Security – Hardening – Part 1 – Virtual Machines

A couple of weeks ago Charu Chaubal published his draft vSphere 4.0 Security Hardening Guides in the Security & vShield Zones community. If you haven’t read them yet, you definitely have to put them on your To-do list.

A vSphere administrator often considers security as a necessary evil that he has to take care of at a point in time, preferably a few days before an audit is going to take place šŸ˜‰

Charu’s Guides can make this exercise a lot easier. And if we add to those guides some scripts to automate the hardening process, the vSphere administrator has no more excuses to tackle security on a regular basis (like it should be !).

Background information

Charu’s Guides are by far not the only security resources that are available to the vSphere administrator, but at this point in time they are in any case the most-up-to-date resources.

The security bible is of course Edward Haletky‘s book VMware vSphere and Virtual Infrastructure Security. A book every serious vSphere administrator should have on his bookshelf.

Some other noteworthy resources to consult:

Automating the hardening process

The first to publish an automated process based on Charu’s Hardening Guides was William Lam. His script produces a great report, where you can see immediately which hardening guidelines need your attention.

My idea was to automate not only the verification but also the correction, where possible.

Purely random, I have chosen the Virtual Machine Hardening Guide as my first attempt on automating the hardening process.

Preparing the script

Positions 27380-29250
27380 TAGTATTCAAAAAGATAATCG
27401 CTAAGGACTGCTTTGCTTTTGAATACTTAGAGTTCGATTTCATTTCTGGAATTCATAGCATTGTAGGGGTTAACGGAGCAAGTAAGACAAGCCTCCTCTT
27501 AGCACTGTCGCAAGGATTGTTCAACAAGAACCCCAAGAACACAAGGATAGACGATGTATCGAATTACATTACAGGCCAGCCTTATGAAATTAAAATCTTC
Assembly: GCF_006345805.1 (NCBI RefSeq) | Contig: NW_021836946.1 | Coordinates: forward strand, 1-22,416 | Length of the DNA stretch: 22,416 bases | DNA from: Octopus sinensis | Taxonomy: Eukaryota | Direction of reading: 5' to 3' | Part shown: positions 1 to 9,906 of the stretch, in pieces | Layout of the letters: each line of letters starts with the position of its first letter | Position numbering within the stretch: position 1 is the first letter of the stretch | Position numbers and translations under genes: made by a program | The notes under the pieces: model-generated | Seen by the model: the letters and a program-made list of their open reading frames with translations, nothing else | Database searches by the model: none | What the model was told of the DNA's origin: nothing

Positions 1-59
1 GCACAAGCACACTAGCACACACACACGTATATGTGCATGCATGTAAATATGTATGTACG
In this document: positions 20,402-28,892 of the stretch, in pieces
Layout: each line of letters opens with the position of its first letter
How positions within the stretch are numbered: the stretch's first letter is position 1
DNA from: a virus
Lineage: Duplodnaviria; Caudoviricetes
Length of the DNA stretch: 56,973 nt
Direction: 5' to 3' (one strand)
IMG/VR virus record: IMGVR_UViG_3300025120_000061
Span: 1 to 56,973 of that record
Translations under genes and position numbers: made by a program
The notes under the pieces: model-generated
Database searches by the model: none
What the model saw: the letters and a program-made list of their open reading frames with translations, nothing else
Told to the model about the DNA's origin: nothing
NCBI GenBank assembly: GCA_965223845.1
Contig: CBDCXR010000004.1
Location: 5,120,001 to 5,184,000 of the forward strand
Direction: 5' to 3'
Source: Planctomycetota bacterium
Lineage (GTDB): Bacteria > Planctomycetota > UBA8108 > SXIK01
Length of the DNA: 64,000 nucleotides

If you read the Virtual Machine Guide you will notice that most of the guidelines are composed of conditions that can be easily automated.

My first challenge was to find a “structure” to store the guidelines. After some testing I came up with this structure.

Each recommendation is represented by such an object. And each of these objects is stored in a hash table with the vulnerability code as the key.

In these objects the following properties are present:

  • Level: indicates for which operational environment the recommendation is intended
  • Combination: a recommendation can have multiple components. This property indicates how they shall be combined
  • Keys: the parameters to check for. Is an array
  • Operation: an array with the operation to perform on the Key-Value combination
  • Values: the actual values the parameters are checked against

An example will hopefully make this a bit clearer. Let’s take recommendation VMX01.

This recommendation tells you to check two parameters (“” and ““) in the VMX file. Both parameters should have the value “TRUE”. This gives the following object, which is added to the hash table with the key “VMX01”.

The second problem to solve was the multitude of operators that are used in the recommendations. These range from “equal” over “not equal” to “exists” and “not present”, and some more. Thanks to PowerShell this was in the end not too difficult to solve. More on these operators later on in the script annotations.

The script


Line 4-9: This hash table contains the maxima, as described in Configuration Maximums, for specific virtual hardware.

Line 11: This is the hash table that will hold all recommendations. The key for each recommendation object is the Code from the Hardening Guide.

Line 12-161: All the recommendations that I was able to encode as an object.

Line 162-170: I’m not sure at this point in time if recommendation VMX55 can be automated. I couldn’t find any definition of the VMX parameter “”. I don’t know how many “filters” there can be. I left this recomendation out for now.

Line 173-180: Function to create a new VMX parameter if the script is run with the option to implement the recommendations.

Line 182-233: The Test-VMXDevPresence function check if specific devices are present in the VMX file.

Line 185: Some devices can be present more than once. That’s were the capital X is used for. Together with maximums in hash table $VmMax this allows the script to test all possible parameters for a specific device type.

Line 188: IDE devices have two numerical fields in their parameters. That’s why the capital Y appears in the condition for IDE devices.

Line 206, 209, 215, 218, 226, 229: Once the parameter is composed it’s rather straightforward to look up if the parameter exists by using the hash table $VMXtab.